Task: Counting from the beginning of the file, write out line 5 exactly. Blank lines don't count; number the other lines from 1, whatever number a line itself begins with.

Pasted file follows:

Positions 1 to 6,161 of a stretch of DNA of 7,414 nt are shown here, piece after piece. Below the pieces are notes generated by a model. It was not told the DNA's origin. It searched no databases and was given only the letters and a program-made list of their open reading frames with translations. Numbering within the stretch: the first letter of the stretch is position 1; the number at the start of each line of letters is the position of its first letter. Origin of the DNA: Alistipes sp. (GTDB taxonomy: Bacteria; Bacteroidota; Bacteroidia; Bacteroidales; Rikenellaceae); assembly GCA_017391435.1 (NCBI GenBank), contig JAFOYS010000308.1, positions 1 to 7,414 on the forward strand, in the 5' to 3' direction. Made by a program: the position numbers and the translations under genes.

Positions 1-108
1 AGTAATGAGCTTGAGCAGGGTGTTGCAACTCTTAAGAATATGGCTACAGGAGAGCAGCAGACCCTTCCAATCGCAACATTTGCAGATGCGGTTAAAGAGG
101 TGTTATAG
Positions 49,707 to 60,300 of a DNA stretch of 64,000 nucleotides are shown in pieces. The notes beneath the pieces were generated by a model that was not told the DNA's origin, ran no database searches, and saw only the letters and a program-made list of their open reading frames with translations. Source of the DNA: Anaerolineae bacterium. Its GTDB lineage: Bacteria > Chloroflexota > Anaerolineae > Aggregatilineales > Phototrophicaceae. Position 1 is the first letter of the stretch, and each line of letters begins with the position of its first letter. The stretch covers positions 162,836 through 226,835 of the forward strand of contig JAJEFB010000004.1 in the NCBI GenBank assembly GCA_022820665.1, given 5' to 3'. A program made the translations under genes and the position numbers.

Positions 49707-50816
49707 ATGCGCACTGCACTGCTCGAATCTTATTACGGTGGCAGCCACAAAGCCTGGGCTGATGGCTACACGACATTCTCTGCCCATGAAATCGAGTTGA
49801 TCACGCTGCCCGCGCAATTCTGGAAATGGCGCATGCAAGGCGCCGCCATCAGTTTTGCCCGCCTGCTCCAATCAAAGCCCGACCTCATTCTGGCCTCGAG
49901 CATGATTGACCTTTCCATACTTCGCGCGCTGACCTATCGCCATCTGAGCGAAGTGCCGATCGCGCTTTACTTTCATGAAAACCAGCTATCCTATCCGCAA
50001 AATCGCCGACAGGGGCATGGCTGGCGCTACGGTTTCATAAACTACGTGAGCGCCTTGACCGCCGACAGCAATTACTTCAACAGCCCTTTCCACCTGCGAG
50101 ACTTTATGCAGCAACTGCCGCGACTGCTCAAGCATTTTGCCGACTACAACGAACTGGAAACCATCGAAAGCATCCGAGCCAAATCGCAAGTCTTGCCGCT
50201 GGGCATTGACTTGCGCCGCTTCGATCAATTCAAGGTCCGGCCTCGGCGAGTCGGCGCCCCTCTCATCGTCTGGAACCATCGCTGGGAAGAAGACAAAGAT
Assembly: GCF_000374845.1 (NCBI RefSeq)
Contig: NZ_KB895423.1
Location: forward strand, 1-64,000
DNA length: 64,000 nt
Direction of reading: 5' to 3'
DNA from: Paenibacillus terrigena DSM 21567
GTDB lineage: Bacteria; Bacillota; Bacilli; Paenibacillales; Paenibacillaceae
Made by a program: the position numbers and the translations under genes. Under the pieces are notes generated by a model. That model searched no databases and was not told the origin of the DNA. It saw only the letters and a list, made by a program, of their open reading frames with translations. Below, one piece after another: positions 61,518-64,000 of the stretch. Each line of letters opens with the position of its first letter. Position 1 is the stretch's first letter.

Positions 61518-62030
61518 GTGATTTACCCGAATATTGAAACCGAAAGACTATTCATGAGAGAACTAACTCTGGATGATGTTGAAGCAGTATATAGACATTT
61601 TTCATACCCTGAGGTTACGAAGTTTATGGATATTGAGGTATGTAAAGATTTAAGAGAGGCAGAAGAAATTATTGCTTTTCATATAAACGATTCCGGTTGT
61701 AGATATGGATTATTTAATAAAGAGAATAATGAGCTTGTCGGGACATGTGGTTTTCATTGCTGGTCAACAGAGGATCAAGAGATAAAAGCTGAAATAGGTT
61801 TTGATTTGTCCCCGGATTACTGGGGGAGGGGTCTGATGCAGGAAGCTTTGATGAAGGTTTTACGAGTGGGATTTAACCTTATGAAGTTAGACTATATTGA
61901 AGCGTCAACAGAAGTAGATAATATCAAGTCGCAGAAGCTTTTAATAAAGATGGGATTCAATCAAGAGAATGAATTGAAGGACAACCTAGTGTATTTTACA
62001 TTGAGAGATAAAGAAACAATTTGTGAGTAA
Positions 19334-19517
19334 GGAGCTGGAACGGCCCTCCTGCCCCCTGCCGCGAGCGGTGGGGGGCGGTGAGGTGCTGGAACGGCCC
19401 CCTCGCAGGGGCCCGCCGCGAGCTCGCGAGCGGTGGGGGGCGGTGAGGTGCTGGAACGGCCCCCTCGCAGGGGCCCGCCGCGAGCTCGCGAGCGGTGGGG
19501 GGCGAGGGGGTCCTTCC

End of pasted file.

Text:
Positions 49,707 to 60,300 of a DNA stretch of 64,000 nucleotides are shown in pieces. The notes beneath the pieces were generated by a model that was not told the DNA's origin, ran no database searches, and saw only the letters and a program-made list of their open reading frames with translations. Source of the DNA: Anaerolineae bacterium. Its GTDB lineage: Bacteria > Chloroflexota > Anaerolineae > Aggregatilineales > Phototrophicaceae. Position 1 is the first letter of the stretch, and each line of letters begins with the position of its first letter. The stretch covers positions 162,836 through 226,835 of the forward strand of contig JAJEFB010000004.1 in the NCBI GenBank assembly GCA_022820665.1, given 5' to 3'. A program made the translations under genes and the position numbers.